His Wisdom for Her World

June Yang

June (Hongyi) Yang was born in P. R. China. Before becoming a "new creation" in Christ in 2000, she was an atheist and a feminist.
Her former interest of feminist studies shifted to know what God says about man and woman in Scripture and how the creation of man and woman relates to God Himself. June holds a Master of Arts in Theology (Biblical Studies) and, in May 2016, earned a PhD (Systematic theology, minor in Missions) from Southwestern Baptist Theological Seminary. Her dissertation is about the lacunae (gap) in the debate of the doctrine of the Trinity and gender roles. In all of her studies, she has found one of the most important lessons to be the discipline of prayer, the conversation with the greatest Theologian of all—our God.

The Recent Debate of the Trinity and Gender: A Development Not a Departure

By on August 16, 2016 in Theology with 0 Comments

In the previous blogs, I have presented an overview of the recent debate of the Trinity and gender roles (here and here). I also discussed and answered two major charges against the position called “EFS” for its emphasis on the eternal functional subordination of the Son to the Father. In this blog, I would like […]

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The Trinity and Gender? Talking about the Recent Debate (Part 2)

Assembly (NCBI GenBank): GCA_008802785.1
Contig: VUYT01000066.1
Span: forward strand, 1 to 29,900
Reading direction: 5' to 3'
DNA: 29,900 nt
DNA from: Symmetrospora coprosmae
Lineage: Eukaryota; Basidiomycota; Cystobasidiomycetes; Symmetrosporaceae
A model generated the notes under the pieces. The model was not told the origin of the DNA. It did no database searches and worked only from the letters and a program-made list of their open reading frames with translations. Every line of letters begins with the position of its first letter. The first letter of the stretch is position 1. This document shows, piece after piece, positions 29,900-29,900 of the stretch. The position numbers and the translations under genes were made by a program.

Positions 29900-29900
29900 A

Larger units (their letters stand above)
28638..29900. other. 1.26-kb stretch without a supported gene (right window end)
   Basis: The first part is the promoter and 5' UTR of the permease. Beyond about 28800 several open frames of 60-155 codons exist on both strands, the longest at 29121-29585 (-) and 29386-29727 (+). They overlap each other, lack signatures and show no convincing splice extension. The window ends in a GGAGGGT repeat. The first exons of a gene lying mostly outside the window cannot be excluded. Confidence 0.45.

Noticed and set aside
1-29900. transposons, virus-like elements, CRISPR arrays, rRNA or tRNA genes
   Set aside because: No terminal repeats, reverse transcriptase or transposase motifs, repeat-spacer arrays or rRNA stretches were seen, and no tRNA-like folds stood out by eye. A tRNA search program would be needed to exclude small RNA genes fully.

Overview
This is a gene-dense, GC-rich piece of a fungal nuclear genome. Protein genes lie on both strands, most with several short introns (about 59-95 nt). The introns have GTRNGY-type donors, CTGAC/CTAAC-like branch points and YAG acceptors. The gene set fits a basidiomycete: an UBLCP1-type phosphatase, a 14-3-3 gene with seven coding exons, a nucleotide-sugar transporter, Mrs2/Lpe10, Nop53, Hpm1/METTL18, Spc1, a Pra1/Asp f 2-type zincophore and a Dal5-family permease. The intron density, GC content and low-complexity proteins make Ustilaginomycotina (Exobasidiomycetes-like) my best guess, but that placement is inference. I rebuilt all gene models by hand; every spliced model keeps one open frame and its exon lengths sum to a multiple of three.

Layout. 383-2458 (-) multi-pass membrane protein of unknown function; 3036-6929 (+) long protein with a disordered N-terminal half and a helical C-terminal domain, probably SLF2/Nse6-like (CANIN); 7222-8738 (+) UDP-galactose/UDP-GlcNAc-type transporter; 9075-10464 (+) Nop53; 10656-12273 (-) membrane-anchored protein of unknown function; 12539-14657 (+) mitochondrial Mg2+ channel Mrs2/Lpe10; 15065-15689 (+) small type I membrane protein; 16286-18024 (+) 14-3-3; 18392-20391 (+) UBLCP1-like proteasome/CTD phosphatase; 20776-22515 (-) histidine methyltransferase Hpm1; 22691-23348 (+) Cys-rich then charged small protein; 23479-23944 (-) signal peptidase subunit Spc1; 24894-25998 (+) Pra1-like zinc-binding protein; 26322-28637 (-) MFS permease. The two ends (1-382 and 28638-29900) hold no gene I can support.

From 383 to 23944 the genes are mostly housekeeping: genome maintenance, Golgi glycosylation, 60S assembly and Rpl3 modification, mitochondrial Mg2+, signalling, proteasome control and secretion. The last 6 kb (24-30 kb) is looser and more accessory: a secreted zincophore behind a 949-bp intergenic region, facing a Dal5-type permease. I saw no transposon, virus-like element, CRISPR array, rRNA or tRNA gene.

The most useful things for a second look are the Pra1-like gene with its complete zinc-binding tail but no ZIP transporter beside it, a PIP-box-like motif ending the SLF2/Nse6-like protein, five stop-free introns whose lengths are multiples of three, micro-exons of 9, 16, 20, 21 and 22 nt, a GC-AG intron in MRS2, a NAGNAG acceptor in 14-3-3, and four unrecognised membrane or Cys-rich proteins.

By on July 28, 2016 in Theology with 1 Comment

In Part 1 of this series, I summarized this debate and the criticisms against EFS (the eternal functional subordination of the Son to the Father) theologians, mainly Wayne Grudem and Bruce Ware. I also discussed one of the charges against EFS theologians, namely that EFS theologians should not relate the Trinity to gender roles. I […]

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The Trinity and Gender? Talking about the Recent Debate (Part 1)

By on July 21, 2016 in Theology with 5 Comments

I was enjoying my post-graduation trip in South Texas when several friends informed me of the recent online debate about the Trinity and gender roles. Again—yes, again—this issue is hotly debated. However, this time the debate is not between egalitarians and complementarians but among Reformed complementarians. The debate seems to have turned into a “civil […]

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